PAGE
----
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thor06

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<p>&nbsp;&nbsp; I wish I had gotten on this sooner.&nbsp; Little late now I guess.&nbsp; If NASA TV put a simple special together and got the word out.&nbsp; There is a potential for millions of viewers.&nbsp; All those gamers, would love to see their guru in space.&nbsp; It's things like this, where promos for other NASA programs/shows could be included, and gain 10s of 1000s of new NASA TV viewers, NASA fans. </p><p>&nbsp;&nbsp; Just a thought.... not complaining, only trying to help.</p> <div class="Discussion_UserSignature"> <p> </p><p> <font color="#0000ff">                           www.watchnasatv.com</font></p><p>                          ONE PERCENT FOR NASA! </p> </div>
 
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shuttle_guy

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<p>A post by James Oberg on the Soyuz entry/landing is below (Touch down tomorrow night at 2336 Estern time (GMT minus 4 hours)</p><p>a Quote from Oberg:</p><p class="textBodyBlack">Russian space officials say they solved the problem going forward by making modifications in the spacecraft, starting with the one that was launched this month and will remain attached to the space station until next spring. As for the Soyuz due to come back this week, the Russians say the problem was fixed when an explosive bolt was removed during an emergency spacewalk in July.</p><p class="textBodyBlack">Of course, all this assumes that the problem has been correctly identified. And there's the rub.</p><p class="textBodyBlack">http://www.msnbc.msn.com/id/27287051/</p><p>&nbsp;</p> <div class="Discussion_UserSignature"> </div>
 
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JonClarke

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<p><BR/>Replying to:<BR/><DIV CLASS='Discussion_PostQuote'>.Of course, all this assumes that the problem has been correctly identified. And there's the rub.http://www.msnbc.msn.com/id/27287051/ <br />Posted by shuttle_guy</DIV></p><p>We will know tomorrow.<br /></p> <div class="Discussion_UserSignature"> <p><em>Whether we become a multi-planet species with unlimited horizons, or are forever confined to Earth will be decided in the twenty-first century amid the vast plains, rugged canyons and lofty mountains of Mars</em>  Arthur Clarke</p> </div>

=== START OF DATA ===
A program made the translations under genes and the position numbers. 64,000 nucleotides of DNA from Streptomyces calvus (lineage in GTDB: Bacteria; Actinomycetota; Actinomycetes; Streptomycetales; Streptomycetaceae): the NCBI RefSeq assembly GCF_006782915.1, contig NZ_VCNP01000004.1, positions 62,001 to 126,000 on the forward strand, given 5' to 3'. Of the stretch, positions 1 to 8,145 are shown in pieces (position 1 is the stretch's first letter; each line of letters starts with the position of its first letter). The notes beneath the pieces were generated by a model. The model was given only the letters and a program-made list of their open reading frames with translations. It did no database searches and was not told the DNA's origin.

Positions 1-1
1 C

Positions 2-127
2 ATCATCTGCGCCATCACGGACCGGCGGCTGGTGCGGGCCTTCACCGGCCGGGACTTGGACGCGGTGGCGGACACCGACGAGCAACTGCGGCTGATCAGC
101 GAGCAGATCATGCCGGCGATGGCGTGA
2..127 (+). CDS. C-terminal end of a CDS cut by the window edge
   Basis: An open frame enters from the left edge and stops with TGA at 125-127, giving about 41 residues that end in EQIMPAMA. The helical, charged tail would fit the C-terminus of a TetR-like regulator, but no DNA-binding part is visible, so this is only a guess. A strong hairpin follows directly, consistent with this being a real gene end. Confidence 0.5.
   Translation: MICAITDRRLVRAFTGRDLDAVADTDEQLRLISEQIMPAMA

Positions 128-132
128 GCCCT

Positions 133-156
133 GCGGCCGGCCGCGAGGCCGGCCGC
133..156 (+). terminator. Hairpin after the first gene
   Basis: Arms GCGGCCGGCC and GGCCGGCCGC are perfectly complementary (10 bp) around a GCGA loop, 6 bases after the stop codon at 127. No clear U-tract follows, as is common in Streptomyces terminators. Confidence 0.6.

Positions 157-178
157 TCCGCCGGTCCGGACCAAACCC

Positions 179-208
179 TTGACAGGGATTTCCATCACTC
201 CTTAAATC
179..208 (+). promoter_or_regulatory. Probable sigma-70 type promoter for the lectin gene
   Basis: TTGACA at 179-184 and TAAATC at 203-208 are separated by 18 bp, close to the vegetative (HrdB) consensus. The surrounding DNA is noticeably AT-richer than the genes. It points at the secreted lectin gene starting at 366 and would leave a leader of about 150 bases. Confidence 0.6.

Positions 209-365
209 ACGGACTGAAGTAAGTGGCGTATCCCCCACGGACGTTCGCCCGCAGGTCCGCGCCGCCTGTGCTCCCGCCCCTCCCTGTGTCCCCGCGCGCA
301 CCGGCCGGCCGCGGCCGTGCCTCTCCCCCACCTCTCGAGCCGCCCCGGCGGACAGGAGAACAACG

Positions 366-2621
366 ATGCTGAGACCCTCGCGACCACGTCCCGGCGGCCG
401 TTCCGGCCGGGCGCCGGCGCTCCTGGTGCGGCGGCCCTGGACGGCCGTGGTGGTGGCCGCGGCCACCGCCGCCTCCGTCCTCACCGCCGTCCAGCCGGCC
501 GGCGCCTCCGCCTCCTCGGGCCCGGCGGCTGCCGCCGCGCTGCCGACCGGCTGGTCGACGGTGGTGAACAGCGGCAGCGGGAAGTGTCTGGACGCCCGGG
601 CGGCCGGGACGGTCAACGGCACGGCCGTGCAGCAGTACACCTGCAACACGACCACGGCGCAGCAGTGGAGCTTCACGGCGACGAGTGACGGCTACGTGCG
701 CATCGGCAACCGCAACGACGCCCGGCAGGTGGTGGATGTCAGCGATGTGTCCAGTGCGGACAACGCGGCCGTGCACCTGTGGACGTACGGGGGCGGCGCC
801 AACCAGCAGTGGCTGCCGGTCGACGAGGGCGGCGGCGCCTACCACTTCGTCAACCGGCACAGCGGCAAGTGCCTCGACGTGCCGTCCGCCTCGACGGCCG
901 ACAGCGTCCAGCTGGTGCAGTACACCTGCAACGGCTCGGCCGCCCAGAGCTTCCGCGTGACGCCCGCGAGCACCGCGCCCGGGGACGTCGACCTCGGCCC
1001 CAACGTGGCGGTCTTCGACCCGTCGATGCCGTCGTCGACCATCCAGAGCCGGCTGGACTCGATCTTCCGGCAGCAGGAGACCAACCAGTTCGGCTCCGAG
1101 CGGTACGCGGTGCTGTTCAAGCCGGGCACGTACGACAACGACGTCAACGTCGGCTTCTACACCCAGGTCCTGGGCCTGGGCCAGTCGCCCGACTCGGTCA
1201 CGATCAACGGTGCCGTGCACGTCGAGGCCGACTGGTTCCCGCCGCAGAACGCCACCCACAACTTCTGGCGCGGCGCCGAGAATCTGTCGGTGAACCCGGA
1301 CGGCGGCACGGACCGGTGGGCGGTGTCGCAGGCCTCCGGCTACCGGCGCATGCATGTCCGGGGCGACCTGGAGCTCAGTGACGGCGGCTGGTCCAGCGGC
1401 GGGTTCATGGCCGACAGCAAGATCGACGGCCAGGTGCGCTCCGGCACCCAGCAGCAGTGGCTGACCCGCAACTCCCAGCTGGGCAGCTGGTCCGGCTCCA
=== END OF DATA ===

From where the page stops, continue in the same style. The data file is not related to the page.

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Strannik

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Replying to:<BR/><DIV CLASS='Discussion_PostQuote'>We will know tomorrow. <br />Posted by jonclarke</DIV><br /><br /><p style="margin-top:0cm;margin-left:0cm;margin-right:0cm" class="MsoNormal"><font face="Calibri" size="3">Everything looks good. </font><span style="font-size:10pt;color:black;line-height:115%;font-family:'Arial','sans-serif'"><img src="http://sitelife.space.com/ver1.0/content/scripts/tinymce/plugins/emotions/images/smiley-smile.gif" border="0" alt="Smile" title="Smile" /></span></p><p style="margin-top:0cm;margin-left:0cm;margin-right:0cm" class="MsoNormal"><span style="font-size:10pt;color:black;line-height:115%;font-family:'Arial','sans-serif'"><span style="font-size:10pt;color:black;line-height:115%;font-family:'Arial','sans-serif'">Soyuz TMA landed safely at 07:36 msk.</span></span></p>
 
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trailrider

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<p><BR/>Replying to:<BR/><DIV CLASS='Discussion_PostQuote'>Everything looks good. Soyuz TMA landed safely at 07:36 msk. <br />Posted by Strannik</DIV></p><p>Khorasho! (Or however you spell it.) They're down, and appear to be in good shape.&nbsp; Separation of the three modules were apparently nominal, as were chute deployments and landing. So, it appears the fixes to the sep explosive bolts did the job.</p><p>This is IMPORTANT, because, REGARDLESS of whether the Shuttle program is extended past 2010 or until the next century, you have to have the Soyuz "lifeboats" docked to the station, since Shuttle orbiters only have a 2-week staytime, whereas you need a continuous escape capsule capability for continuous habitation.</p><p>Now, if we can just get the next President and the 112th Congress to appropriate enough funding to extend Shuttle and accelerate Constellation, or whatever might replace the boosters!</p><p>Ad LEO! Ad Luna! Ad Ares! Ad Astra!</p>